- Cape student sues, accuses school officials of slamming her to ground multiple times (04/28/16)48
- Neelys Landing man shot, killed by highway patrol trooper after traffic stop (05/01/16)43
- Bob Evans restaurant in Cape Girardeau among chain's 21 closings (04/26/16)9
- Missouri House votes to allow concealed weapons without permits (04/28/16)8
- Police report filed, but no charges in incident at Cape Central (04/29/16)40
- 2016 All-Missourian Boys Basketball (04/29/16)
- Statement: Man says copsí good work drove him to grow his own marijuana (05/01/16)1
- Two hurt in motorcycle wreck on Interstate 55 (04/25/16)1
- Senator introduces bill for I-57 that would connect Sikeston with Little Rock (04/28/16)4
- River Ridge Winery changes hands (05/02/16)
Third citation issued against smelly Carthage plant
CARTHAGE, Mo. -- A Carthage company that turns turkey byproducts into fuel oil has been cited for the third time in less than a month for odor emissions, and could start facing fines of $10,000 a day or more if it doesn't fix the problem.
A Department of Natural Resources investigator detected the latest odor while visiting the Renewable Environmental Solutions plant after normal business hours April 18. A notice of excess emissions was issued Friday.
Meanwhile, the first such notice, which was issued March 29, has been upgraded by the DNR's air-enforcement program to a notice of violation. That means the DNR can start fining the company $10,000 a day for the violation -- and up to $30,000 a day if the other two notices of excess emissions are upgraded.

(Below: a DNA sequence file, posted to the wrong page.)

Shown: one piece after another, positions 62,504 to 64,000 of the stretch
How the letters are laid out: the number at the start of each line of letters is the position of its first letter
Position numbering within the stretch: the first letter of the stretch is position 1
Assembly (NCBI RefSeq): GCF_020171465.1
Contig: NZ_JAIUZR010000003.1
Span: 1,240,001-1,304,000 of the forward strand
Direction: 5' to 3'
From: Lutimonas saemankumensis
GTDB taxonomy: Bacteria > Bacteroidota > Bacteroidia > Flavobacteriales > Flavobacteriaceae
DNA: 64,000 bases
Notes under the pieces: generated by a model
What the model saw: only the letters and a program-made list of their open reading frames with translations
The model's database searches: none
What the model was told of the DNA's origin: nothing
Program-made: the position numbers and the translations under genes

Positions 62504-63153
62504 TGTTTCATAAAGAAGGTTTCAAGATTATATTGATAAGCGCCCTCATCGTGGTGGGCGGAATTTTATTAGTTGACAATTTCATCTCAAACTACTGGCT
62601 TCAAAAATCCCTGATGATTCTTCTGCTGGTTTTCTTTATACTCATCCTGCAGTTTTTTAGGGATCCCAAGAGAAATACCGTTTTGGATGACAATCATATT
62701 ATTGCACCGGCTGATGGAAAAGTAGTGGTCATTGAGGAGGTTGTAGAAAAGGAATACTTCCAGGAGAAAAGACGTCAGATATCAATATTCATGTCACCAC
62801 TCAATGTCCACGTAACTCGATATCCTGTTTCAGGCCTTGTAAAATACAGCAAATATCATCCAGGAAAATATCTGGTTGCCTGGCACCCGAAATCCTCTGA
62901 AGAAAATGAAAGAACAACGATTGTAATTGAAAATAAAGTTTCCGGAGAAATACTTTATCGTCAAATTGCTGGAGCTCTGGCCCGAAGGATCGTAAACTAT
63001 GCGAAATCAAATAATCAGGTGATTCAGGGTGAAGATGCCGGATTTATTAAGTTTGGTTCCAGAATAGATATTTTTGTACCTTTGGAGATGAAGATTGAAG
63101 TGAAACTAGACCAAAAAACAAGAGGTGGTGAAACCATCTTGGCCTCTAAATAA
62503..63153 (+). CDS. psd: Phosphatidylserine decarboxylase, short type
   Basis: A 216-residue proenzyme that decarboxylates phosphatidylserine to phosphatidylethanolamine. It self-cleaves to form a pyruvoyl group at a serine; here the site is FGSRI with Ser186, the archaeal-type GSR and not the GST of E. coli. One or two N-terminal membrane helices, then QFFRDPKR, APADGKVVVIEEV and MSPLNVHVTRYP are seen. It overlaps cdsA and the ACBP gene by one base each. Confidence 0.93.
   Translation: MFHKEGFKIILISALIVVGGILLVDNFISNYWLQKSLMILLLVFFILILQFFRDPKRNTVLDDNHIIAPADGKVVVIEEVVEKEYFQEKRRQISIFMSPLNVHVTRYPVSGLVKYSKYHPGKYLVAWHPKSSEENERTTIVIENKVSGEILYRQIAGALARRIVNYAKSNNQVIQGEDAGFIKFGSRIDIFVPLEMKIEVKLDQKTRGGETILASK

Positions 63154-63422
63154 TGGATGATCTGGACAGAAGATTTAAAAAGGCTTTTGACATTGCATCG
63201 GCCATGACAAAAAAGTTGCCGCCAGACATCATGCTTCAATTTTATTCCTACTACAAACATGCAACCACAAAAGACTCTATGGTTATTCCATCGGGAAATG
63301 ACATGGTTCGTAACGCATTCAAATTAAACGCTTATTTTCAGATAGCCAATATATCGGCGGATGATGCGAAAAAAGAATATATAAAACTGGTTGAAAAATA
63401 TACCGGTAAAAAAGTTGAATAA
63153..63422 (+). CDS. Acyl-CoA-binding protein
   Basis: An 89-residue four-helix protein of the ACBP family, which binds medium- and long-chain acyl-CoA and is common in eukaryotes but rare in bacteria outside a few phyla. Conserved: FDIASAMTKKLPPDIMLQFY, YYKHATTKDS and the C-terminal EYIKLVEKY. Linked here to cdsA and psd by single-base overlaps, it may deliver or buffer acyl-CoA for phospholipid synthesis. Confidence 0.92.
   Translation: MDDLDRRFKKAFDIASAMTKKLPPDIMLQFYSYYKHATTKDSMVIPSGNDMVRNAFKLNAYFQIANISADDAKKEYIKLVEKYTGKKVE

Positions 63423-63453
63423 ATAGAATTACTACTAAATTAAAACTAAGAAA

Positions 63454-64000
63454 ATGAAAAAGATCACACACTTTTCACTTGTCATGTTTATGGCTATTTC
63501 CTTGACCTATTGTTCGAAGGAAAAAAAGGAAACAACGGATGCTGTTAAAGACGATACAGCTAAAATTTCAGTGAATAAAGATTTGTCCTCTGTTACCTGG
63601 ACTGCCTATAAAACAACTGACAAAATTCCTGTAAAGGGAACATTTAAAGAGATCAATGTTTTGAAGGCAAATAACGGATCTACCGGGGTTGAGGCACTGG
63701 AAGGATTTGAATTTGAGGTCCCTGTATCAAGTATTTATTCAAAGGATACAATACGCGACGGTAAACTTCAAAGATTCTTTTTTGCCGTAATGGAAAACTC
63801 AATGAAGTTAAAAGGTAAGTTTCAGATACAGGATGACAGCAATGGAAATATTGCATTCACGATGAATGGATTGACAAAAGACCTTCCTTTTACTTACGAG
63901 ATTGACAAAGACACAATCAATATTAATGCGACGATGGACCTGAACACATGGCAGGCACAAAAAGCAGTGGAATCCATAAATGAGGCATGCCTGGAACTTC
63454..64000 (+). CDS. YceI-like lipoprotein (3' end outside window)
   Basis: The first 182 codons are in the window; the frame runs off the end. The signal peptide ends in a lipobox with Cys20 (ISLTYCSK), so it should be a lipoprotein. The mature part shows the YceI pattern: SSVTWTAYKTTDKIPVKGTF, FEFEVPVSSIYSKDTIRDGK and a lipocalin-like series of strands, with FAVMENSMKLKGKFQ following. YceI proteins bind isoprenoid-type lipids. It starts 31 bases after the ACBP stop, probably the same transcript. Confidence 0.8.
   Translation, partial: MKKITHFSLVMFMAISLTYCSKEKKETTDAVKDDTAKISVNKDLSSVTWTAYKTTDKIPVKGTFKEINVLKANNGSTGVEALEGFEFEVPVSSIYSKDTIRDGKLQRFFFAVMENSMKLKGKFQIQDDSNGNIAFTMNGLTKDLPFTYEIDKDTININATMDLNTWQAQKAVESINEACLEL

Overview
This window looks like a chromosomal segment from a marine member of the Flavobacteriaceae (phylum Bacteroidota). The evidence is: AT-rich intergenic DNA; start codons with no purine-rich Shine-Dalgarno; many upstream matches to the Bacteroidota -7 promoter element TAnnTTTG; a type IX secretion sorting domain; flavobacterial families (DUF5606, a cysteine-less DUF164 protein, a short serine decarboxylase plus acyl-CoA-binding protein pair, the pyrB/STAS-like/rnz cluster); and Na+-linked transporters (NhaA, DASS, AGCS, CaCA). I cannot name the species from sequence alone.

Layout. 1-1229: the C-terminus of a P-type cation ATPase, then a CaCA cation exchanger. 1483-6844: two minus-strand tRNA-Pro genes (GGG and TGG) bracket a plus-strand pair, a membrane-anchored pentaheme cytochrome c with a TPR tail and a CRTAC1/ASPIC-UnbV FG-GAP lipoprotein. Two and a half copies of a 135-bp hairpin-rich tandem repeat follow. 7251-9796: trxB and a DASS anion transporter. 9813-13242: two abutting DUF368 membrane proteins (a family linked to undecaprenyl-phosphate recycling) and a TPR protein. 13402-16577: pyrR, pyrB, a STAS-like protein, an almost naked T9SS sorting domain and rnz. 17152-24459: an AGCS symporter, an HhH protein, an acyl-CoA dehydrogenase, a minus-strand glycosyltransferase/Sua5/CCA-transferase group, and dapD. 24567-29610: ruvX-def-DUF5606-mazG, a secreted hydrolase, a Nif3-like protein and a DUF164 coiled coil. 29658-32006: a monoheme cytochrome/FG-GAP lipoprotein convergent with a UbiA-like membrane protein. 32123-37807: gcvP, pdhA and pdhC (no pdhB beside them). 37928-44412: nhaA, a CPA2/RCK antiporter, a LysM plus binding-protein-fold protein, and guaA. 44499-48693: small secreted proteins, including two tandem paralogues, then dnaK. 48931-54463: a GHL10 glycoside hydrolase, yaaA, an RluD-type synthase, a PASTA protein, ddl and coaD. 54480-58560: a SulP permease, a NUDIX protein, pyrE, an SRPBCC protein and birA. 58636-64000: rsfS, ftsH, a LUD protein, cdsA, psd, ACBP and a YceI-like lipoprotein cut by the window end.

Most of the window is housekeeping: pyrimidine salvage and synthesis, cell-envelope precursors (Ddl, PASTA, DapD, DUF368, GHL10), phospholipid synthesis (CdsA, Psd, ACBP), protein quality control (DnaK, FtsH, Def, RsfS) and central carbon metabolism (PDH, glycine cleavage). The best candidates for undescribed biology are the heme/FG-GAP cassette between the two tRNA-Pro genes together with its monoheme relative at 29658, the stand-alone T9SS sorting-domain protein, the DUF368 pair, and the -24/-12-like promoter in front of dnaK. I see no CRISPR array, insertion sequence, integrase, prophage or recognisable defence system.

"Since the company did not claim the odor problem was from a startup, shutdown and equipment malfunction -- the only criteria for possible exemptions -- we automatically upgraded the notice to that of a violation," said Steve Feeler, director of air-quality enforcement for the DNR. "That is required by state regulation."
The DNR has received 31 complaints in April about odor problems coming from the plant, and 68 complaints before that.
The second notice of excess emissions was issued April 6.
Doyle Childers, DNR's new director, said he thinks RES will solve its odor problems before any fines have to be levied. If it doesn't, he said, the plant could be closed down.
He said he's not excited about the department "writing a lot of violations or fining people. What I want to do is get them where they are no longer creating a problem."
If the company doesn't correct the problem or shows reluctance to do so, the Missouri Air Conservation Commission could refer the matter to the Missouri attorney general's office for enforcement action.
Attorney General Jay Nixon and the city earlier this month filed a lawsuit against the plant, seeking to put a stop to the foul odor it emits.